Mouth guard technology detects concussion risk
June 12, 2014
A new piece of sensory technology developed by Force Impact Technologies (FIT) called FITGuard collects data related to big hits sustained in sporting events and warns coaches when players may be at risk of sustaining a concussion.
A national issue
The Centers for Disease Control and Prevention estimates that over 170,000 sports and recreation related traumatic brain injuries are treated each year in people under 20 years of age, and in the last 10 years, the frequency of these injuries has increased by 60 percent. Additionally, concussions and brain injuries occur most currently in football followed by girl's soccer.
On June 5, 2014 President Obama held the White House Healthy Kids & Safe Sports Concussion Summit, where the NCAA and the U.S. Department of Defense announced a joint venture to pursue the most comprehensive concussion study recorded. The study will feature 37,000 college athletes and a $30 million pledge to concussion education. That sum was almost matched by an NFL pledge of $25 million devoted to creating health and safety forums and providing more trainers for high school games, according to the White House blog.
According to the CDC, even mild concussions have the capacity to affect behavior, memory, learning and can cause life-long impairments.
The new technology
The FITGuard mouth guard aims to increase the likelihood of early detection using a network of sensors, a mobile software application and an LED light-equipped mouth piece used during sporting events. The mouth guard contains sensors that measure the velocity and angle of impacts that could cause concussions. During impact, FITGuard sensors record data based on clenching of teeth, changing accelerations and duration of impact to asses whether a player took a hit within a certain threshold. After sustaining a dangerous hit, the LED light displayed in the front of the mouth piece will change colors. Green indicates a safe level of impact, blue indicates a moderate impact that may cause injury risk if compacted with a second hit and red indicates that a player is at high risk of concussion or may have already sustained a concussion.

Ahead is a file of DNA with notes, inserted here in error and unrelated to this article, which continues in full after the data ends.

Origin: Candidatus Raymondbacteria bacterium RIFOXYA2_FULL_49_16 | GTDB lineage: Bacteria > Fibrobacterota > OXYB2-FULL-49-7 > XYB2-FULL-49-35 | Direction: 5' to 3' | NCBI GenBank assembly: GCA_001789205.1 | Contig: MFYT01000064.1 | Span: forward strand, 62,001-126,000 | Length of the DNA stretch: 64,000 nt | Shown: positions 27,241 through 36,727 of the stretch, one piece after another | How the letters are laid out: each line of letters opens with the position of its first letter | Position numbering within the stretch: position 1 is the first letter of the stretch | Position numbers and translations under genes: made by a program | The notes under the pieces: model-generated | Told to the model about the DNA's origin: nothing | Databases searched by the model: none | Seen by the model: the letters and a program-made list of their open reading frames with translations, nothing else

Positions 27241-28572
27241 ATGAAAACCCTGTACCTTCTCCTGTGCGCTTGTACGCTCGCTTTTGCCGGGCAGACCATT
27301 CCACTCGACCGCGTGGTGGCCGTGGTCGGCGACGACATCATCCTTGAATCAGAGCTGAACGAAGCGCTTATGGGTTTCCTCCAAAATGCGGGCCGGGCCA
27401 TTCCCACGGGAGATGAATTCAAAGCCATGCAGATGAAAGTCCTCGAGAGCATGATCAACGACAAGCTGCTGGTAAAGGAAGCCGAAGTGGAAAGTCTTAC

After sustaining moderate and serious impacts, users can download an analysis of the impact to a software application provided with the equipment. Additionally, the application uploads the information to a centralized server that collects data about users' basic information as well as impact details in order to quantify concussion statistics, and provide further analysis for physicians and health care professionals.
According to the company's website, FITGuard aims to reduce the frequency of second-hit concussions, which occur after a player experiences a second concussion-inducing hit during play that can have more serious negative health effects.
"Returning to play before you're ready is dangerous," Donna Romano, a physician assistant, told Medical Daily. "It can lead to a lifetime of problems. There are so many examples of brain damage throughout professional sports."
By 2013, all 50 states had passed concussion in sports laws, most of which include removing a player believed to have a concussion, according to the CDC. Unfortunately, as President Obama highlighted during the concussion summit, sports athletes often promote a "suck it up and play" mentality that encourages players to return to the field following dangerous hits. FITGuard aims to rectify this issue by providing an objective measurement of players' concussion risks. By observing the color of the mouth guard following impacts, coaches and trainers can assess whether or not to bench players accordingly.
FITGuard is intended to be released for sale within the next three months. Mouth guards are intended to fit children as young as, and the device is expected to last at least 300 playing hours.
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